Yes those pesky republican appointed judges. HA HA HA ! I’m sure they never read the trial transcripts or went over any of the evidence. How dare they overturn a jury verdict because that never happens.

“It is not up to the Governor to demand her resignation, then defund her office, especially when that DA is investigating public corruption, including questionable acts by that governor.’

apparently in Texas it is, and according to Axelrod and Dershowitz it is as well.Funny how this has all been brought to the forfront after Perry sent troops to the border essentially telling Obama f$#@ You. Nothing political to see here, move along. LOL!

Posted by: dbs at August 17, 2014 5:07 PM
Comment #381906

“… Yes because democrats replace democrats with republicans all the time.”

Often true, that parties fill vacancies with their own. But not in this case, with a DA in charge of investigating political corruption and pressing an investigation that could prove to be big trouble. Nixon tried firing special prosecutors. It did not go well for him either.

I wrote: “Anytime a president or governor wants to stop a DA from investigating corruption, it should be a huge red flag.”

You wrote: “Kinda like Eric Holder has done with every scandal from “fast and furious” to the IRS targeting of conservative groups seeking tax exempt status. Ya I see what you mean.”

That is a confusing and even weird way of avoiding the issue at hand. What does Holder have to do with this? Holder has never interfered with prosecutors. No one has ever charged him with such a thing. There have never been an indictments for any of the so-called scandals. Not one.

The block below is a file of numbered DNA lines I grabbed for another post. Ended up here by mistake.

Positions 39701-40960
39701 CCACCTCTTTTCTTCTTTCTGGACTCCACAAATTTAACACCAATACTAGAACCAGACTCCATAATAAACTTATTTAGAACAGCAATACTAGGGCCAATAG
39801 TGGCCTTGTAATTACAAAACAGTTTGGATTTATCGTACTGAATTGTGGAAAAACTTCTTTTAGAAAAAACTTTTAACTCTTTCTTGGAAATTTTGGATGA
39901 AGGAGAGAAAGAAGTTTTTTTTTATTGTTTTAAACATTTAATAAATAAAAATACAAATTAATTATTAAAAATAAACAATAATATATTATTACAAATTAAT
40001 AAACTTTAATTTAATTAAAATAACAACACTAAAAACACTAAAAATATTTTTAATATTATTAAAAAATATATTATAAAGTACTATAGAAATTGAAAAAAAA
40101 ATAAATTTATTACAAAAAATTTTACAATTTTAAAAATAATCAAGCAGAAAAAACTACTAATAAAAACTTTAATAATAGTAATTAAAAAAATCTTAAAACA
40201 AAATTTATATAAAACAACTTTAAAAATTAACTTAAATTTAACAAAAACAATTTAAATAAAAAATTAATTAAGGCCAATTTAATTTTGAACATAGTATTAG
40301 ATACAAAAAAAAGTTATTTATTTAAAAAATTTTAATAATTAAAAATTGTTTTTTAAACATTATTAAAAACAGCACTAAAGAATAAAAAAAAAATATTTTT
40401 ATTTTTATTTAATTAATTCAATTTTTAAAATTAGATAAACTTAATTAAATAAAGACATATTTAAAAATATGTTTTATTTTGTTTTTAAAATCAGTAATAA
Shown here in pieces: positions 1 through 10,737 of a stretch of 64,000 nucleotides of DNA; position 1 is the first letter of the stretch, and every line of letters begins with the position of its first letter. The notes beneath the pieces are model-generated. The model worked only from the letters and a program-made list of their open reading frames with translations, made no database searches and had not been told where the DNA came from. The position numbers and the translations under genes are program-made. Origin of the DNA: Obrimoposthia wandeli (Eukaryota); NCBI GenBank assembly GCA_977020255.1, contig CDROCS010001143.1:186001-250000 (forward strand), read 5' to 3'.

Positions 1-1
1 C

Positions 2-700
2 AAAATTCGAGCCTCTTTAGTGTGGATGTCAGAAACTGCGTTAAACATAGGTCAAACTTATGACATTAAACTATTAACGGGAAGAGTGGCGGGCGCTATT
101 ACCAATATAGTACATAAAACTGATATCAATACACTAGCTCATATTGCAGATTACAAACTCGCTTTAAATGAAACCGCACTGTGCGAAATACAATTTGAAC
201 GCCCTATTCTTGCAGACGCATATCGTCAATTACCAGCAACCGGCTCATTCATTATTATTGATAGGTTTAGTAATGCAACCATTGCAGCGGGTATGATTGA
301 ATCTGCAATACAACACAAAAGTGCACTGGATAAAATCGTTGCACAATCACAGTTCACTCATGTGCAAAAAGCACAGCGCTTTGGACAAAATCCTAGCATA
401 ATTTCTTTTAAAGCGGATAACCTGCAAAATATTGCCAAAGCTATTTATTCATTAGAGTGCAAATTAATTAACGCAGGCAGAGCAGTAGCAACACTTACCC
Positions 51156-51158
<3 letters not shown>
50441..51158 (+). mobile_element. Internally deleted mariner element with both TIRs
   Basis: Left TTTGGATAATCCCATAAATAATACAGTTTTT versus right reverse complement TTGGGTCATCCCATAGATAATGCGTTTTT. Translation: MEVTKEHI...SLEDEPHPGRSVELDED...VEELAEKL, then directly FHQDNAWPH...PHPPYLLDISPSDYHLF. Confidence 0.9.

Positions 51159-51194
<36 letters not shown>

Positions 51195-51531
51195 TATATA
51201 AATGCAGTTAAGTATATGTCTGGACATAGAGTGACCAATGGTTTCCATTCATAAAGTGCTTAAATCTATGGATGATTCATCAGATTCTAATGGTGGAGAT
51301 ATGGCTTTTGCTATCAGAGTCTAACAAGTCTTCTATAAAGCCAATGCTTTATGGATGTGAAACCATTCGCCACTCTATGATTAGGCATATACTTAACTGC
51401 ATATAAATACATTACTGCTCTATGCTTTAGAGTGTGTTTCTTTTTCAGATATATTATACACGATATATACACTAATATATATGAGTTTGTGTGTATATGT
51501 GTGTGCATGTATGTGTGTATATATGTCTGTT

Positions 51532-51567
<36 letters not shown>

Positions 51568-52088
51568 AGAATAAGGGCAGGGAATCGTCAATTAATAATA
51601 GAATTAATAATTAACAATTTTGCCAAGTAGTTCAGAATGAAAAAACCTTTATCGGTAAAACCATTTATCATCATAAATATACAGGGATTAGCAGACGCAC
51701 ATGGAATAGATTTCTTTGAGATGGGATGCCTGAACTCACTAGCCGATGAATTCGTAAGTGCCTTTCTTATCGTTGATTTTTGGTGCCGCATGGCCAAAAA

I don’t see what Obama has to do with Perry’s situation, or why Obama would feel the need to take revenge for Perry over immigration. That makes no sense.

The House GOP immigration bill was about the worse thing that could have happened to Perry’s presidential hopes. It was an absolute disaster for him and Rubio. The White House could not have designed anything more damaging to Perry’s aspirations than that GOP bill on immigration passed by the House.

Posted by: phx8 at August 17, 2014 6:41 PM
Comment #381907

do you really want to defend cronyism in government? Do you really want to stand up for treating taxpayer money as a giant slush fund for rewarding a politician’s buddies?
Posted by: phx8 at August 17, 2014 3:23 PM

Best laugh I’ve had in a week. Please tell me that it isn’t what the libs in congress and the president do all the time.

Posted by: Royal Flush at August 17, 2014 6:44 PM
Comment #381908